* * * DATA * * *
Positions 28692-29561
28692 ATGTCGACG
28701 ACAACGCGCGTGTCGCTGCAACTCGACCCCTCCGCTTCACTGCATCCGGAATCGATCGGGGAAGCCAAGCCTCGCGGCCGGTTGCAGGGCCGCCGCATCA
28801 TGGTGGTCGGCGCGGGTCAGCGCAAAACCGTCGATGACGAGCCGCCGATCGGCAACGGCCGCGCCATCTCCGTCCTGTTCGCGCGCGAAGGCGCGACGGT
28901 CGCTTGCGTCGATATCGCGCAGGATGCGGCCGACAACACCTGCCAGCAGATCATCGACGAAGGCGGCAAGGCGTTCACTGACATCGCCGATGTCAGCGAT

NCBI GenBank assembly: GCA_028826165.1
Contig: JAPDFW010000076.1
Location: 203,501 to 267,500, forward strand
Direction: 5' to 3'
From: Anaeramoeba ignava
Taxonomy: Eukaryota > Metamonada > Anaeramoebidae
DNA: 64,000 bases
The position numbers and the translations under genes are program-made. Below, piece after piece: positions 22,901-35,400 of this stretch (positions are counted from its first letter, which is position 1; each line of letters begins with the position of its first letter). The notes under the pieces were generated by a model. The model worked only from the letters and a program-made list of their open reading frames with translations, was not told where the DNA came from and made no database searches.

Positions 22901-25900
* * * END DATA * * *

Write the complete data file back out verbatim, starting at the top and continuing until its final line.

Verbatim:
Positions 28692-29561
28692 ATGTCGACG
28701 ACAACGCGCGTGTCGCTGCAACTCGACCCCTCCGCTTCACTGCATCCGGAATCGATCGGGGAAGCCAAGCCTCGCGGCCGGTTGCAGGGCCGCCGCATCA
28801 TGGTGGTCGGCGCGGGTCAGCGCAAAACCGTCGATGACGAGCCGCCGATCGGCAACGGCCGCGCCATCTCCGTCCTGTTCGCGCGCGAAGGCGCGACGGT
28901 CGCTTGCGTCGATATCGCGCAGGATGCGGCCGACAACACCTGCCAGCAGATCATCGACGAAGGCGGCAAGGCGTTCACTGACATCGCCGATGTCAGCGAT

NCBI GenBank assembly: GCA_028826165.1
Contig: JAPDFW010000076.1
Location: 203,501 to 267,500, forward strand
Direction: 5' to 3'
From: Anaeramoeba ignava
Taxonomy: Eukaryota > Metamonada > Anaeramoebidae
DNA: 64,000 bases
The position numbers and the translations under genes are program-made. Below, piece after piece: positions 22,901-35,400 of this stretch (positions are counted from its first letter, which is position 1; each line of letters begins with the position of its first letter). The notes under the pieces were generated by a model. The model worked only from the letters and a program-made list of their open reading frames with translations, was not told where the DNA came from and made no database searches.

Positions 22901-25900